North American market engines:

European market engines: (excepting Sweden and Switzerland)

Australian/Swiss/Swedish market engines: Australia, Sweden, and Switzerland shared emissions rules for a period in the 1970s and eighties.

Applications:

4A-ELU[edit]

Fuel injection was added. This increased output to 78 hp (58 kW) at 5600 rpm and 87 lb·ft (117 N·m) at 4000 rpm in export form and 100 hp (75 kW) at 5600 rpm and 101 lb·ft (136 N·m) at 4000 rpm for Japan. This version is also equipped with Toyota TTC-C catalytic converter.

Applications:

4A-F[edit]

A narrow-valve (22.3°) DOHC 16-valve carburetor-equipped version, the 4A-F, was produced from 1987 through 1990. Output was 95 hp (71 kW) at 6,000 rpm and 135 N·m (100 lb·ft) at 3,600 rpm (compression at 9.5:1, EU spec).[14]

4A-F engine in AT171 Toyota Carina II.

Applications:

4A-FE[edit]

1st generation 4A-FE engine.
2nd generation 4A-FE engine.
4A-FE engine sticker.

The fuel injected 4A-FE is the successor of the carbureted 4A-F. It was manufactured between 1987–2001. Toyota designed this engine with fuel economy in mind. The 4A-FE is basically the same as the 4A-F (introduced in the previous generation of Corollas), the most apparent difference being the electronic fuel injection system as noted by the E. The engine was succeeded by the 3ZZ-FE, a 1.6-liter engine with VVT-i technology.

There are three generations of this engine and can be identified by the external shape of the engine. The first generation (1987–1993) featured a plate on the head which read "16 valve EFI" and fuel injectors in the head.[15]

The second generation had a higher profile cam design in the head, a cam cover with ribs throughout its length, and fuel injectors in the intake manifold runners. Mechanically, the late-model motors received MAP load sensing and redesigned pistons, intake ports, and intake manifold. The second generation engine was produced from 1992–1998 (1993–1997 in the US).[15]

The third generation (1997–2001) was released exclusively for the Asian market (Japan, Philippines, Thailand, Indonesia, and Malaysia) only. Although it is very similar to the second generation externally, it only has a slight difference in the top section of the intake manifold and throttle body. This last generation also has a higher additional output of 3.7 kW (5 bhp) compared to the second generation.[citation needed]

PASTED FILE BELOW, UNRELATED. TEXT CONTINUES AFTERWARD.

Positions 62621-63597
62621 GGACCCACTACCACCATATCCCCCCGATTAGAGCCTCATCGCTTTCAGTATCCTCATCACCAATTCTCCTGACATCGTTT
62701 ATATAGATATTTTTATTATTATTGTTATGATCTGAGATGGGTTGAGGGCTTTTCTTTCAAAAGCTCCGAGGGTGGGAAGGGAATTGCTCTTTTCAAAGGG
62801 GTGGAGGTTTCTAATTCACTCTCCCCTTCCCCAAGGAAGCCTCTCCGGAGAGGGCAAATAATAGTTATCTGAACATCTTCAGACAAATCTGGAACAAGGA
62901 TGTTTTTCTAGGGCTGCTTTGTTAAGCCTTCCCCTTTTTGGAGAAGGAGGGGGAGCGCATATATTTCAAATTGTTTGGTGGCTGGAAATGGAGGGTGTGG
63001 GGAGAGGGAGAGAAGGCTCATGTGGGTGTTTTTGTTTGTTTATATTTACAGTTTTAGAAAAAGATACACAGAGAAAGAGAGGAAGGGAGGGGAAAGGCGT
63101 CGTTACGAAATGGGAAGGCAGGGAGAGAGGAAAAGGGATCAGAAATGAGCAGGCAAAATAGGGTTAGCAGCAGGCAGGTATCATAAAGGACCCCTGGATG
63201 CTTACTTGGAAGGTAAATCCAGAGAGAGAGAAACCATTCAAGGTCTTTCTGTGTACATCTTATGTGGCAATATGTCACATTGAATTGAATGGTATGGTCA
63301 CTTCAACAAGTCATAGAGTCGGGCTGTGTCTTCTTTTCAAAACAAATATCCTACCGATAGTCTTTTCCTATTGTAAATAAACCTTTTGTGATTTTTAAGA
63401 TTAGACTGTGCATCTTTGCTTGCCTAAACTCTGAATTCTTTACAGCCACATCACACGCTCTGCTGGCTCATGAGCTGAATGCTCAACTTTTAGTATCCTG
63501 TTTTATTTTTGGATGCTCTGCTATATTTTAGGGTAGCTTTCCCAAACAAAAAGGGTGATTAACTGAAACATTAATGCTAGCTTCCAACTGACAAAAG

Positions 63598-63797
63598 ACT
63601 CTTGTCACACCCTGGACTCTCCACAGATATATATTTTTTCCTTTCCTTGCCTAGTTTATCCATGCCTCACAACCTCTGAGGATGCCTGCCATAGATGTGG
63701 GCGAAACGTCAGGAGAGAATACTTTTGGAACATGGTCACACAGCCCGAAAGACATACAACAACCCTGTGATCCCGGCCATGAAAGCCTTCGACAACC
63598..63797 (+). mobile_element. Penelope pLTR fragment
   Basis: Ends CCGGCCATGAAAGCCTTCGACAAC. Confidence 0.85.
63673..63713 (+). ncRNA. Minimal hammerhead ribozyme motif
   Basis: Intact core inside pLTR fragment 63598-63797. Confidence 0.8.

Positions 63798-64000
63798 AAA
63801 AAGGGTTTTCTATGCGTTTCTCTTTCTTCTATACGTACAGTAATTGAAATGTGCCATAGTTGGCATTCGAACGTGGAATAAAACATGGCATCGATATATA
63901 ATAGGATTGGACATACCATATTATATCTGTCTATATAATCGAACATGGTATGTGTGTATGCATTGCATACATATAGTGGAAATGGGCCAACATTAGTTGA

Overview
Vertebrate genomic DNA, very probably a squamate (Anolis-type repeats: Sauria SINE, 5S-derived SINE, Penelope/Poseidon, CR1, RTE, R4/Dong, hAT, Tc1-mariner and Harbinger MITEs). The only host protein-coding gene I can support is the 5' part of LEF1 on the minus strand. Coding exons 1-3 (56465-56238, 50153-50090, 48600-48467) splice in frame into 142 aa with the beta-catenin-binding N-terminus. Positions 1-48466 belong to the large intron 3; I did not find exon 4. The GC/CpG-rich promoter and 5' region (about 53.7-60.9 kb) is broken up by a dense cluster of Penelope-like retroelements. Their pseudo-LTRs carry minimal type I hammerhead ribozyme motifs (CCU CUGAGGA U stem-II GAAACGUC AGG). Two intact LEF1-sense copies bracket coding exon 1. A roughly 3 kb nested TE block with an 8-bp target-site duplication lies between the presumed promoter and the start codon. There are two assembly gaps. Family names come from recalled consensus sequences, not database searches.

North American market engines:

European market engines:

Asian market engines:

Note: power and torque specs for North America and Europe are from the 1988–1992 Corollas.

The 4A-FE is different from the 4A-GE in terms of performance and power. Although both have the same displacement and are DOHC, they were optimized for different uses. The first obvious difference are the valves, the engine's intake and exhaust valves were placed 22.3° apart (compared to 50° in the G-Engines). The second is that it employed a "slave cam system", the camshafts being geared together and driven off one camshaft's sprocket (both camshafts' sprockets on the G-Engine are rotated by the timing belt). Some of the less directly visible differences were poorly shaped ports in the earlier versions, a slow burning combustion chamber with heavily shrouded valves, less aggressive camshaft profiles, ports of a small cross sectional area, a very restrictive intake manifold with long runners joined to a small displacement plenum and other changes. Even though the valve angle is closer to what is considered in some racing circles to be ideal for power (approximately 25 degrees), its other design differences and the intake which is tuned for a primary harmonic resonance at low RPM means that it has about 10% less power compared to the 4A-GE engine. This engine design improves fuel efficiency and torque, but compromises power. Power rating varied from 100–105 hp in the US market. Late-model engines are rumored to make slightly greater power but still received a 105 hp rating.

Applications:

4A-FHE[edit]

Same as the first generation 4A-FE, only more aggressive tune for more output. Called an EFI-S engine.

Output:

Applications:

4A-GE (16-valve)[edit]

An early 4A-GE engine with the sparkplug wires removed. The cam covers feature black-and-blue lettering and the 'T-VIS' acronym is present on the intake manifold block.
4A-GE with T-VIS
The most powerful of the 16-valve 4A-GE engines, commonly known as the "red top" (due to the red writing), which produces 128 PS (94 kW; 126 hp) at 6,600 rpm.

The cylinder head was developed by Yamaha Motor Corporation and was built at Toyota's Shimayama plant alongside the 4A and 2A engines.[17] The reliability and performance of these engines has earned them a fair number of enthusiasts and a fan base as they are a popular choice for an engine swap into other Toyota cars such as the KE70 and KP61. New performance parts are still available for sale even today because of its strong fan base. Production of the various models of this version lasted for five generations, from May 1983 through 1991 for 16-valve versions and the 20-valve 4A-GE lasting through 1998.

The first-generation 4A-GE which was introduced in 1983 replaced the 2T-G as Toyota's most popular twincam engine.[18] This engine was identifiable via silver cam covers with the lettering on the upper cover painted black and blue, as well as the presence of three reinforcement ribs on the back side of the block. It was extremely light and strong for a production engine using an all-iron block, weighing in at only 123 kg (271 lb) - over fifteen percent reduction compared to 2T-GEU. It was also 4dB quieter.[18] While originally conceived of as a two-valve design, Toyota and Yamaha changed the 4A-GE to a four-valve after a year of evaluation.[19]